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Cracks in My Atonement Theory

Now that I’ve had a break from school for a couple of months, I think it’s time to reflect on some of the things that nudged me toward the seminary in the first place.  Atonement immediately springs to mind.

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I was raised in a tradition that claimed Jesus died to pay for our sins.  I’d never questioned substitutionary atonement or the penalty that Christ had paid at Calvary.  In a world of tit-for-tat justice, this just made sense.

Jesus had cried out from the cross, "My God, my God, why have you forsaken me?" because God had turned away from the one who bore the sins of the world.  It seemed only natural – God could not look on sin, and Christ had become sin for the sake of fallen humanity.  A song in my childhood had said,  "God turned his face from that small, lonely hill…"

It was 2005 when I was reading Chris Glaser’s Coming Out as Sacrament.[1]  In his chapter entitled "God and Violence," I came across these words as he discussed ancient sacrificial rituals and the presence of God:

I do believe that when our ancient ancestors experienced the presence of God in the shedding of blood of either a human or an animal sacrifice, they were on to something.  I believe that God was there, but not for the reasons they supposed.  (I am aware of my presumption of their reasons.)  I believe that God was there not because God delighted in this method of giving thanks, not even because God delighted that human beings were channeling their violence ritually rather than randomly, but because God was there between the severed pieces of the broken animal trying to bring those pieces back together, to heal the breach, to reconcile the parts, to stop the sacred flow of vitality that we call blood.  God was there, willing at-one-ment for what human beings separated; God was there choosing life for the sacrificial victim (p. 39).

The effect was immediate.  Something deep within me shifted as these words pulled back the veil from the God who hovered over brokenness, seeking to restore it.  The jealous God, who smote all his enemies, was overtaken by the God of love and compassion.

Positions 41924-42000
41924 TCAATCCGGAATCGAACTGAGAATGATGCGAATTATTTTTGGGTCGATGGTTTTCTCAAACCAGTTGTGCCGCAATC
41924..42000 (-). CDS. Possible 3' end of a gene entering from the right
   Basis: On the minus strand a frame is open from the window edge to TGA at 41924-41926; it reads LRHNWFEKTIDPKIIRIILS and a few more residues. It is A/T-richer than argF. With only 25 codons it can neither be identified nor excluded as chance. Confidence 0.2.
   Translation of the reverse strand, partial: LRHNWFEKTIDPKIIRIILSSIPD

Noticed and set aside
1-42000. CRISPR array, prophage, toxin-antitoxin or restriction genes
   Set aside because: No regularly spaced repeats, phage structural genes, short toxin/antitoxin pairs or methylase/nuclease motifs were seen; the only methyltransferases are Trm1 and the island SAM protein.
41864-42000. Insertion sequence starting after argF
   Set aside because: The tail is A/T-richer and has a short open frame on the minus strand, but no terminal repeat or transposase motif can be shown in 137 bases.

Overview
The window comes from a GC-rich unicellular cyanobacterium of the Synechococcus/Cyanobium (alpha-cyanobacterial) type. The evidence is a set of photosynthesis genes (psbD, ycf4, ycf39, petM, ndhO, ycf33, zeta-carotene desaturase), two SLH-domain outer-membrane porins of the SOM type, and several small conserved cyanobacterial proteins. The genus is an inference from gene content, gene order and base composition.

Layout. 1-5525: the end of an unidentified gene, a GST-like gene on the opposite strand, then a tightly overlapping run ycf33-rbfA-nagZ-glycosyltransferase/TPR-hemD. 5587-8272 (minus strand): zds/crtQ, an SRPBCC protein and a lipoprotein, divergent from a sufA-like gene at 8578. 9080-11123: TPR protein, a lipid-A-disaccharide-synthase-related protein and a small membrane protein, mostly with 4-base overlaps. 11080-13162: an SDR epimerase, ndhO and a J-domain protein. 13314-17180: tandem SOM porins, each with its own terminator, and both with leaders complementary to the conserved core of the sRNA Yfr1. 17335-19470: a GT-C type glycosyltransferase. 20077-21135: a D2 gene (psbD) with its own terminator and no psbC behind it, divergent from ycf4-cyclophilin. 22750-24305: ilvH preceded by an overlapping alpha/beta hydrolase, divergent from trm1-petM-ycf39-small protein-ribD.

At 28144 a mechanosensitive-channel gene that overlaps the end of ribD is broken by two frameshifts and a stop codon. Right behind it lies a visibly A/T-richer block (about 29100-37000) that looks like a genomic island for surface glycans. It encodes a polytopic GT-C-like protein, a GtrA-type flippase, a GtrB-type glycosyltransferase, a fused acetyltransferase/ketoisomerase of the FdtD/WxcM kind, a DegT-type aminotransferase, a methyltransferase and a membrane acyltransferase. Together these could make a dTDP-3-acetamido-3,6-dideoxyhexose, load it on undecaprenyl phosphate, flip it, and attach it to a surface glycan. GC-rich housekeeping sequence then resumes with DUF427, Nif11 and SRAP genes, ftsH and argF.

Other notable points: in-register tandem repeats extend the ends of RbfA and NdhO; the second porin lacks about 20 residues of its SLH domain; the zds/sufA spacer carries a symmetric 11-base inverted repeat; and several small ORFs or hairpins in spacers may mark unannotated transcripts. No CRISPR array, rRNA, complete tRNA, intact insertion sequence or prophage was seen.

I had sensed this God in the quiet, but thought him one side of the coin.  Yet now this dualism was melting away and all that was left was love.  The two-faced God of blessings and curses was no longer tenable…  and I was in trouble.

At first I had felt reassurance.  But then nausea welled up in the pit of my stomach as the implications of this "good news" swept over me:  I had lost faith in what I had been taught.  Belief in this God of love separated me from my heritage, my friends, and the only Christian family that I had ever known.

In an instant I had  become one of those deluded people who deny the wrathful God.  But compelled by what I knew deep within, I could not renounce my heresy.

For weeks after I struggled with this revelation.  And in desperation, I traveled two hours to meet a friend in a parking lot in Chambersburg, PA, to confess my folly and seek advice.  Spreading a blanket by some fall honeysuckle at the edge of the Food Lion parking lot, we sat under a street lamp until late into the evening as I told of what had happened, and confessed that I had lost my way.

But to my surprise, my friend did not condemn me or even contradict what I had discovered.  Instead, he affirmed this revelation.  For he, too, knew this God of love.  And with this affirmation, I was strengthened to embrace this God of wholeness whose love is striving to reconcile the world.

Links

Reasons I went to seminary – Part 2

Atonement in 2005 Life Lessons

Atonement in the Thought of Anselm of Canterbury and René Girard


[1] Chris Glaser. Coming Out as Sacrament (Louisville: Westminster John Knox, 1998), 39.

3 Responses to Cracks in My Atonement Theory

  • I find it strangely coincidental that I spent roughly 5 hours reading today, and fully half of a three-hour-long NT lecture, on this exact same topic. In both cases, substitutionary atonement was taken to task. It ended with a reading of the hymn "At the cross" by Isaac Watts and I don’t believe I can look at it the same way again.

  • Working at a seminary when one is not a theologian can be: a. annoying, and b. very interesting. I have no idea what I was taught about atonement, if anything. When I became old enough to think about it I came to regard the crucifixion as a slap upside humanity’s head. More of a "See how much I love you that I would even do this" than a "In this death is the death of all your sins." Nope. Not a theologian.

  • Atonement has been, forgive the pun, a stumbling block for my faith as well. As a first semester seminarian, I was ready to simply do away with thinking that atonement could be part of how I saw the world, Christ, or God. However, three years later, I have come to believe it is not God who requires atonement; it is we humans. When I walk the hospital corridors seeing blood sacrifices ranging from gun shot wounds to still born fetuses, I have seen the presence of God in the midst of the suffering. Ever present. Ever compassionate.

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